Good news hard to find in 30-day readmissions data
Newly updated 30-day readmissions data posted to the CMS’ consumer website shines a spotlight on a few higher- and lower-performing hospitals while revealing little progress nationally.
The Hospital Compare update comes not long before the CMS is scheduled to begin an aggressive program to curb preventable rehospitalizations. On Oct. 1, the agency will launch its readmissions reductions program, an initiative that will penalize inpatient hospitals whose readmissions rates put them in the bottom-performing quartile of hospitals in the nation.
Florida Hospital, a 2,083-bed facility in Orlando, was among eight hospitals designated as having “worse than expected” rates of hospital readmissions for all three conditions— heart failure, heart attack and pneumonia— reported on Hospital Compare. That’s despite several years of trying to improve discharge-planning processes and continuity of care, said Rich Morrison, the hospital’s senior vice president of government and public affairs.
Based on data from its own internal tracking system, Florida Hospital expected to be among the low performers for heart attack and heart failure readmissions, but being included for pneumonia as well came as a surprise, Morrison said.
Morrison argued that too much of the burden—and the financial penalties— associated with readmissions are being placed on hospitals. “We ought to be held accountable for what we can control, but it is not reasonable, in our opinion, to be held
responsible for what we can’t,” he said. “I have no control over what happens in nursing homes or in home care. We need to have the incentives aligned so there is accountability on those segments of the healthcare continuum.”
The coming penalties, calculated using hospitals’ “excess readmission rates,” will top out at 1% of base operating DRG payments in fiscal 2013, 2% in 2014 and 3% in 2015.
Although the timeframe used for the readmissions reduction program—July 1, 2008, though June 30, 2011—is the same as the period covered in the Hospital Compare update, CMS officials cautioned that one could not be used to predict the other.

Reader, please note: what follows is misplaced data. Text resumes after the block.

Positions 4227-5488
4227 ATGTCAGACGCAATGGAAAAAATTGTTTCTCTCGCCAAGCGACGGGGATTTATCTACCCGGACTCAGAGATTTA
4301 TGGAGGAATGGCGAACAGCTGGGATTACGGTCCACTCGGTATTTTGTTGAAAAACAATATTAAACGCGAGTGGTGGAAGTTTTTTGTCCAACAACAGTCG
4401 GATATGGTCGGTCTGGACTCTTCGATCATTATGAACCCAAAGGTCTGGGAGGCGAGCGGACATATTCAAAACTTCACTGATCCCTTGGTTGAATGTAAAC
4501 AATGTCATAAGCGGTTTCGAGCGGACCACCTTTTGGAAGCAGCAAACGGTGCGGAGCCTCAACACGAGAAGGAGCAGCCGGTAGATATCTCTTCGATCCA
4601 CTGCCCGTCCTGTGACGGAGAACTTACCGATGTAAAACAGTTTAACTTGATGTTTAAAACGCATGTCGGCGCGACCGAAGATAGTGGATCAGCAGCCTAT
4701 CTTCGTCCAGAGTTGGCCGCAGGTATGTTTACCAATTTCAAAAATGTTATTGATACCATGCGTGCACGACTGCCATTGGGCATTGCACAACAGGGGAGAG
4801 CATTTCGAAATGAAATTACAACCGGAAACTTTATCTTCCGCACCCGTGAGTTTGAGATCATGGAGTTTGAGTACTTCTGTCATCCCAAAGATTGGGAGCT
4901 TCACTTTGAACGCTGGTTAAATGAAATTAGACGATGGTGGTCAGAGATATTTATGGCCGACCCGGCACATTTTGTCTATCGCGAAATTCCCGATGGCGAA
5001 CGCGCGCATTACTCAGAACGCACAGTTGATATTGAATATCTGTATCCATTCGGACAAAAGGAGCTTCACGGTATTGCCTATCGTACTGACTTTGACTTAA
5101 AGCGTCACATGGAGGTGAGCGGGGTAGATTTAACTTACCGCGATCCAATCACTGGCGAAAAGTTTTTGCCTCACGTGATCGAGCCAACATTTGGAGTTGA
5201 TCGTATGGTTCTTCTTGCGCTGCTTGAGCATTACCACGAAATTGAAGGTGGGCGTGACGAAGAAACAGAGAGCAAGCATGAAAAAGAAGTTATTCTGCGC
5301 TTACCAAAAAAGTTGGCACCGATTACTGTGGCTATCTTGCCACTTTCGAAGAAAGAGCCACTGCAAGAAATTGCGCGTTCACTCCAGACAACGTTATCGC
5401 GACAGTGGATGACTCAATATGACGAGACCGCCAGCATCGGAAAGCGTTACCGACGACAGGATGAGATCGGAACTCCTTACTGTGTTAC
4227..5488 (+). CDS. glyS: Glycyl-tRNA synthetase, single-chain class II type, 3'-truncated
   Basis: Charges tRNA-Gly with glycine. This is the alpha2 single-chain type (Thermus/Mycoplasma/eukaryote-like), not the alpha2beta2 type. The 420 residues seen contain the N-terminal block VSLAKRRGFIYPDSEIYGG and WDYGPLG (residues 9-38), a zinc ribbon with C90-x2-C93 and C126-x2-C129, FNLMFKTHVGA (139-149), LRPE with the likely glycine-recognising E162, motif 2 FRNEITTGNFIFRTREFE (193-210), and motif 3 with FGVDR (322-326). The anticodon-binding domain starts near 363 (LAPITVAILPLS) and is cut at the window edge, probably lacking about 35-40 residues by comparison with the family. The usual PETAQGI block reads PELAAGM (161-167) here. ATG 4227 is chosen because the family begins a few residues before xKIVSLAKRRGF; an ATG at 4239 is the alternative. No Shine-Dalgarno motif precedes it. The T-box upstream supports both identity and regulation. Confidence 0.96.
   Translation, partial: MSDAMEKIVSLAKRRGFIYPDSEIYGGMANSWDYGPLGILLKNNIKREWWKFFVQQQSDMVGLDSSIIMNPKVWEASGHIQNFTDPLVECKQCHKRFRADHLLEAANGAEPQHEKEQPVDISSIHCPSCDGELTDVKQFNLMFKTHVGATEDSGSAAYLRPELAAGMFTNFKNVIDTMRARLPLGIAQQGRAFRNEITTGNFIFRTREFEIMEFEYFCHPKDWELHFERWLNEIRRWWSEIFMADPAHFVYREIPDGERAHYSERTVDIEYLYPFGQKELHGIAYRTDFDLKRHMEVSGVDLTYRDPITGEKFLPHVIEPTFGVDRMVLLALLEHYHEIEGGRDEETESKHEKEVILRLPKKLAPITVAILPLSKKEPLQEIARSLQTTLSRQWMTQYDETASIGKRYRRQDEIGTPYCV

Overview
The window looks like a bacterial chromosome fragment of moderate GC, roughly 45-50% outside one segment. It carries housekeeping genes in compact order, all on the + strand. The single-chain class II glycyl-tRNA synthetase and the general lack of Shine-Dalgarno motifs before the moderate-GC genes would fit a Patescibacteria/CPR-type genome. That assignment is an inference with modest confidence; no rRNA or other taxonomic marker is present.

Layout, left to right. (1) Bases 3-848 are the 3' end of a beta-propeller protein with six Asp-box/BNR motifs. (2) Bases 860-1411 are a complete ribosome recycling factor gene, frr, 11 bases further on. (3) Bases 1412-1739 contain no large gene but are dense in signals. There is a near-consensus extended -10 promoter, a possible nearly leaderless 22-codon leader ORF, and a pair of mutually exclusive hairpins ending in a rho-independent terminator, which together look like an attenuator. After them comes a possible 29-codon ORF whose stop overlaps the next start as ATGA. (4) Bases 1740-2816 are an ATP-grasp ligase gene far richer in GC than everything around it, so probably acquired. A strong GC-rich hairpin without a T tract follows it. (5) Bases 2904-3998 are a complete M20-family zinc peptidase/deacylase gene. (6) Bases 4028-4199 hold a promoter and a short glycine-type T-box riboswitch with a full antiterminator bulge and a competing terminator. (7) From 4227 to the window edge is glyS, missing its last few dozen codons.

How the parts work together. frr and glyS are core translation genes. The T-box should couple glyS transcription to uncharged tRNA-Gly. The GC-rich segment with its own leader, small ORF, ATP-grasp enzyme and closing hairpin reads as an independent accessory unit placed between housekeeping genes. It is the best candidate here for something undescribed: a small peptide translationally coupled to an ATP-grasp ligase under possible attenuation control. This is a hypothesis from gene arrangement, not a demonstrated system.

“The calculations that will be used for the hospital readmissions reduction program will be different,” the CMS said in e-mailed comments. The CMS confidentially told hospitals the rates under the readmissions program about a month ago, the agency said.
Florida Hospital fully expects to be included in that bottom-performing quartile and has adjusted the anticipated penalty into its yearly budget accordingly, Morrison said. “We have made progress, but I don’t think you’ll see our numbers move on Hospital Compare for another year and half or so because these problems are so complex,” he said.
Also among the eight hospitals recognized on Hospital Compare as performing worse than expected on readmissions across all three conditions were Beth Israel Deaconess Medical Center, Boston; Henry Ford Hospital, Detroit; and Olympia Medical Center, Los Angeles. Beth Israel Deaconess and Olympia, however, scored “better than expected” on mortality for all three conditions, and Henry Ford did so for two conditions.
“There seems to be a national phenomenon whereby many hospitals that perform well on mortality rates at the same time are challenged to do well on readmissions,” said Dr. Kenneth Sands, Beth Israel Deaconess’ senior vice president of healthcare quality. “It’s not entirely clear what the relationship is and what drives it.”
Sands added: “If we were to choose which one to be stellar on, though, it would be mortality.”